event horizon 1997 by Paul W.S. Anderson

Event Horizon (1997) Review

When it comes to sci-fi guilty pleasure, Event Horizon (1997) is the full package. The science supporting the story might be far-fetched, sometimes silly too, but damn, what an entertaining trip it is.

In Event Horizon (1997), Sam Neill plays an enigmatic scientist Dr. William Weir who joins the crew of a ship Lewis and Clark. Weir’s mission is to retrieve a lost-in-space spacecraft Event Horizon, once rumored to be lost during an inter-dimensional journey. But the moment the crew finds themselves on the mysterious ship, they discover a horrible truth about the effects of its cosmic travels.

Event Horizon (19970 movie still

Right from the start, Event Horizon (1997) reveals its limited budget. CGI appears to be of lower quality than most big-budget sci-fi films – let’s say any of Steven Spielberg’s features from around the same time. Fortunately, since most of the story takes place inside either of the two ships, the dodgy quality of space sequences wasn’t much of an issue. Once we leave the establishing shots, the camera meanders into the ship interiors that are mostly dominated by shades of green, silver, and black.

After we get to settle in a bit, director Paul Anderson concludes the exposition part in just one scene – the platitudinous crew meeting when their fate is about to be sealed by a mission that will go horribly wrong. Luckily for us, that horribly wrong part arrives early. Anderson’s brutally honest – this isn’t a mind-bending masterpiece, but a piece of B-entertainment that quickly gets the ball rolling.

Event Horizon (1997) is spot-on scary – at times, at least

Sam Neill in Event horizon 1997

Given the often shoddy quality of space horrors made on tight budgets, Event Horizon (1997) truly nails its scary moments. Upon entering the haunted spaceship, most crew members begin to experience hallucinations that reflect their fears and sense of guilt, as if the ship scanned their minds. Anderson puts these visions of torment to use. The entire cavalry from haunted-house stories checks in – ghosts, strange sounds, and minds losing their shit.

Let me also point out that Event Horizon (1997) withholds from gratuitous violence.

In about one or two scenes, the movie goes bloody savage, however, considering the potential that lies within the haunted ship concept, there’s space for more gore. Only when horror escalates, when it spills onto every corner of the ship leaving no other way but to face it – that is the film’s finale – Event Horizon (1997) unlocks its true scariness. The last face-off between the evil force and the last man standing is admittedly a pretty decent reward for the “milder” treatment earlier.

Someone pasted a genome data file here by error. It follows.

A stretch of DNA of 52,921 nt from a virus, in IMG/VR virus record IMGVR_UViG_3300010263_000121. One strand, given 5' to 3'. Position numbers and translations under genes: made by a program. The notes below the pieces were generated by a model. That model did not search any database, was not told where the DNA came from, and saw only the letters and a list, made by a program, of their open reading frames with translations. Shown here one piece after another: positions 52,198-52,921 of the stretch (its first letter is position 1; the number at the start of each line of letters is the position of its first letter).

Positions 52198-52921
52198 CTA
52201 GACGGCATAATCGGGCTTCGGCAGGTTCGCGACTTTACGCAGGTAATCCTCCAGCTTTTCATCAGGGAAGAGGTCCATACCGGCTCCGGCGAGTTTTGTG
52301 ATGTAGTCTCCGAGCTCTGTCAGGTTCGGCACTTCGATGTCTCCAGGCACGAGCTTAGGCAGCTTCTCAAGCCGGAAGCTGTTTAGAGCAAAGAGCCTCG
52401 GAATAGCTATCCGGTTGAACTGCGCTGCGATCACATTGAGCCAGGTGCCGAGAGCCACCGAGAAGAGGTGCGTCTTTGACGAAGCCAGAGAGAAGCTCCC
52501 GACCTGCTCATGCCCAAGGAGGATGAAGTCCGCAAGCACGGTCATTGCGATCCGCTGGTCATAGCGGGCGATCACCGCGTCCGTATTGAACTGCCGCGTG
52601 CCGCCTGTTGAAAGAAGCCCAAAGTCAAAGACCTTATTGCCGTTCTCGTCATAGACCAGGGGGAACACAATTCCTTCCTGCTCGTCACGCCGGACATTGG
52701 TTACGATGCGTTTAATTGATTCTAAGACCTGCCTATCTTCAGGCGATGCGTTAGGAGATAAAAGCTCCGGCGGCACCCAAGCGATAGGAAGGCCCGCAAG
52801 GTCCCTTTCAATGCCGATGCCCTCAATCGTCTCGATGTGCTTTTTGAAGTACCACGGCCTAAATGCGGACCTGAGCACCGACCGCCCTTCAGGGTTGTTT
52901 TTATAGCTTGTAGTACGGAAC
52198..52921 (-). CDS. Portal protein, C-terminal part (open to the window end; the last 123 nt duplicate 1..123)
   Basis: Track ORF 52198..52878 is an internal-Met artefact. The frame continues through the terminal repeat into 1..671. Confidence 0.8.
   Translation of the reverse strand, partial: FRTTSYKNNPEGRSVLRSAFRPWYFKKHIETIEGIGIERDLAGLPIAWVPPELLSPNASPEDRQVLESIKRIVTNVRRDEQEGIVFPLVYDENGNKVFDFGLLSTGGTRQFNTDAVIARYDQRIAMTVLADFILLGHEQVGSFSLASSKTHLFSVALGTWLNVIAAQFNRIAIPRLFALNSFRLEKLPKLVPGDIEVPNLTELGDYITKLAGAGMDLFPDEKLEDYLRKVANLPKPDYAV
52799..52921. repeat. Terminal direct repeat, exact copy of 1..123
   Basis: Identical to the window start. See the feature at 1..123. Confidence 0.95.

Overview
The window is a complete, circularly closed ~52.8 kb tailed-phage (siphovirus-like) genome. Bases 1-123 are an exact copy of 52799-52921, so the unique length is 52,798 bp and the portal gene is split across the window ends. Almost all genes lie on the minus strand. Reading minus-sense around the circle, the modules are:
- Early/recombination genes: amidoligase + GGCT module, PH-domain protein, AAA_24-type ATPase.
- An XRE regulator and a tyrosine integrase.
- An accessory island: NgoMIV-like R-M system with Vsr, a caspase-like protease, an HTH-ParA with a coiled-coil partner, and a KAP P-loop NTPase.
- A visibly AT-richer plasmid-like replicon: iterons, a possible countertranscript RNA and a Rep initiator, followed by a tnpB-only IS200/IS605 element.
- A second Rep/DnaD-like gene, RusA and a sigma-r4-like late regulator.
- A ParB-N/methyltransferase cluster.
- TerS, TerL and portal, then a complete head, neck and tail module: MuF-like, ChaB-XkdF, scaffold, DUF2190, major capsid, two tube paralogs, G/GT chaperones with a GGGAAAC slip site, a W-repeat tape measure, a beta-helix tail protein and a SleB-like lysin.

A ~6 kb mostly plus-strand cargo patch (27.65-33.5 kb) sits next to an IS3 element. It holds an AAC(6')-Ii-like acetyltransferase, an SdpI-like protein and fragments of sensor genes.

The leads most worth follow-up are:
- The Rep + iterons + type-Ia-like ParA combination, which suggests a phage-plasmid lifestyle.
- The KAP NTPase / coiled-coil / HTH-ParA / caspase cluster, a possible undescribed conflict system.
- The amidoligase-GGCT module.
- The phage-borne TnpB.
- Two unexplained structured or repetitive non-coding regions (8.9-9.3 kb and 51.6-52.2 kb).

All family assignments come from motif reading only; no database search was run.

Chris Garofalo's poster of Event Horizon 1997

While I’m at it, Sam Neill makes the horrors vivid on his own. Dr. Weir is a man devoted to the mission of finding Event Horizon, yet he quickly turns into a poison-tongued manipulator whose agenda might not be the crew’s well-being. Weir isn’t particularly likable either, but Neill has a way of concealing that slippery nature until Event Horizon (1997) reaches its turning point when Weir’s plan comes in full swing. Sam Neill pulled off zanier performances before – take Andrzej Żuławski’s Possession (1981) – yet Phillip Eisner’s script doesn’t guarantee even half of Żuławski’s complexity and unease.

At the same time, the movie can’t be described without emphasizing the silly science that backs it up. Like in most of the occult-rituals-gone-wrong themes, evil arrives uninvited. In order to legitimize the story, writer Phillip Eisner conjures up a dimension-bending, black-hole-traveling machine that takes a deadly wrong course.

And so Dr. Weir plays dummy, meanwhile, the whole crew lacks thinking to put the pieces together. To say that they aren’t the sharpest tools in the shed might not be enough. One stand-out is Laurence Fishburne’s devoted captain, who probably could have figured this evil plot earlier if his crew wasn’t so half-witted. And sure, every horror movie needs its cannon fodder, and apparently, there’s rarely a better selection than a bunch of lone astronauts.

Which, by the way, makes you wonder – how come people who fly in space are just as dumb as teenagers in horror movies?

All things considered, Event Horizon (1997) satisfied my hunger for a goofy space horror that won’t even bother to be scientifically relevant. It’s more of a ghost story set on a spaceship, conceptually closer to Roman Polański The Ninth Gate (1999) than Ridley Scott’s Alien (1979). In its cheesy manner, this is a film that delivers on its thin premise and makes up for a nice addition in a slightly under-populated horror subgenre.

Event Horizon (1997)

Director: Paul Anderson

Writer: Phillip Eisner

Starring: Laurence Fishburne, Sam Neill, Cathleen Quinlan, Joely Richardson

Cinematography: Adrian Biddle

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